South Dakota began the trial program, dubbed the 24/7 Sobriety Project, in 2005. Initially the project was targeted at people repeatedly caught drink driving and aimed to cut the rate of recidivism by encouraging sobriety 24 hours a day, seven days a week.
In order to maintain their freedom while on bail, parole or a suspended sentence, participants are required to turn up for alcohol testing twice a day. A failed test results in a short jail term, usually a day or two, while skipping out on a scheduled test could lead to a warrant for arrest and jail time.
Failing or skipping a test might mean that bail or probation is revoked, or that bond money being forfeited. In time, the program has been expanded to include first time drink drivers, as well as other types of offenders, including those arrested for assault, domestic violence and child abuse or neglect.
Findings from research on the program were discussed at the Annual Scientific Alcohol and Drug Conference, which started during the weekend in Perth.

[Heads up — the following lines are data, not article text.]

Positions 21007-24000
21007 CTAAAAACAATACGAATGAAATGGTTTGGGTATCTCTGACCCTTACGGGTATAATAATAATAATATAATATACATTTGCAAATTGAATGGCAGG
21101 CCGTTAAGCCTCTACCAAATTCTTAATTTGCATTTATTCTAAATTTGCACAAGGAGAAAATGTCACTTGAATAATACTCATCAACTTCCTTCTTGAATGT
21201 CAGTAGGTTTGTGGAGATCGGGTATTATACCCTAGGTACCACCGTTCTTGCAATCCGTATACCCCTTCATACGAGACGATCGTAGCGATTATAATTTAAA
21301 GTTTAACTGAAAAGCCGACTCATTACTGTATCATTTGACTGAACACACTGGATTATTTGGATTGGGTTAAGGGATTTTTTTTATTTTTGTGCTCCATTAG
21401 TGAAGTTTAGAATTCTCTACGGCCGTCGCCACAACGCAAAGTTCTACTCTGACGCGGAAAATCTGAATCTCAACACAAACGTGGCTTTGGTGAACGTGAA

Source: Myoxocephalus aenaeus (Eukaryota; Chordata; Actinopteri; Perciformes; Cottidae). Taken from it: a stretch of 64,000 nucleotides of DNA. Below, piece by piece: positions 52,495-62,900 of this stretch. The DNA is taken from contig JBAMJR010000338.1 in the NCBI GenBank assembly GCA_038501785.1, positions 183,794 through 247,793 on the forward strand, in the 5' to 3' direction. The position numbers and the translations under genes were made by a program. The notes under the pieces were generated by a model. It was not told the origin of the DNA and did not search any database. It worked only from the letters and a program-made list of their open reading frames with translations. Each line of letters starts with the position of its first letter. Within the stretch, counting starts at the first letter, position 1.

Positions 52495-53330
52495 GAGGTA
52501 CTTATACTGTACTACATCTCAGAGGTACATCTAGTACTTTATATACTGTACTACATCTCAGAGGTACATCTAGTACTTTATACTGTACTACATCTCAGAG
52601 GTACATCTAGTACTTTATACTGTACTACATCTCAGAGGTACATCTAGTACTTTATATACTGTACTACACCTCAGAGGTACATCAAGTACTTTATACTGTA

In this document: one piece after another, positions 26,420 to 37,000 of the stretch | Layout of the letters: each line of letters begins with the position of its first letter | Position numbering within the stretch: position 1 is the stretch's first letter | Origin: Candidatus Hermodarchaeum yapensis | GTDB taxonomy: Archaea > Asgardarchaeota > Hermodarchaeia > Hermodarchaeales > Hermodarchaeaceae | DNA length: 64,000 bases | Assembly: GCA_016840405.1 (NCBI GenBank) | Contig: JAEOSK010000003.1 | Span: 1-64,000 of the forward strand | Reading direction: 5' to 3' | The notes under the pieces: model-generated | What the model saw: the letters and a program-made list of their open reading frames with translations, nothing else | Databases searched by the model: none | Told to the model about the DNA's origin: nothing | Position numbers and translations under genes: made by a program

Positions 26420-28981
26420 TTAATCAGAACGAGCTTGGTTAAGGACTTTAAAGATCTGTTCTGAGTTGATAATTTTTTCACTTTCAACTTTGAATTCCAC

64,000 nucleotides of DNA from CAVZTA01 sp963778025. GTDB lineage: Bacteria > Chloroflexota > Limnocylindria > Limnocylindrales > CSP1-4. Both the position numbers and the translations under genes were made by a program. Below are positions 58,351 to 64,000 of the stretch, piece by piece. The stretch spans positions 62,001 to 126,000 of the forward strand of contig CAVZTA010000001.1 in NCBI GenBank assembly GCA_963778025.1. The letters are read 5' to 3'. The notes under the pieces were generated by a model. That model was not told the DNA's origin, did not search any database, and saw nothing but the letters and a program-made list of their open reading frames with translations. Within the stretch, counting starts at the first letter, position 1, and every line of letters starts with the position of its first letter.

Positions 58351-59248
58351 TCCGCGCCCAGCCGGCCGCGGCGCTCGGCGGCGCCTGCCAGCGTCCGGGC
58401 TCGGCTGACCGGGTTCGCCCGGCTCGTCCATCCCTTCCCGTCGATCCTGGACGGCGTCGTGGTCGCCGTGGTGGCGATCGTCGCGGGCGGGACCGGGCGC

Professor Beau Kilmer from the RAND Drug Policy Center in California told the ABC, "It's an innovative program that's intended to reduce heavy alcohol consumption for those individuals whose use leads them to repeatedly threaten public health and public safety".
Findings from one study that studied the Sobriety Project have concluded that the program has led to a 12 per cent reduction in repeat drink driving offences and a nine per cent reduction in domestic violence in areas where the scheme is active.
The same study said there was no reduction in first time drink driving offences or overall traffic crashes, although there was a drop in accidents involving males aged 18 to 40.
According to Attorney General's office of South Dakota, over 99 per cent of breathalyser tests done as part of the scheme were passed. Fifty-five per cent of participants never failed a test, 16.7 percent fail only once, 12.5 fail only twice, and 16.9 percent fail three times or more.
The project has been expanded to some other jurisdictions, and now also includes testing for drugs, ankle bracelets that can monitor for alcohol, and ignition interlocks.
Michael Farrell, director of the National Drug and Alcohol and Research Centre, told the national broadcaster, "It's well worth seeing if the program can be replicated in Australia".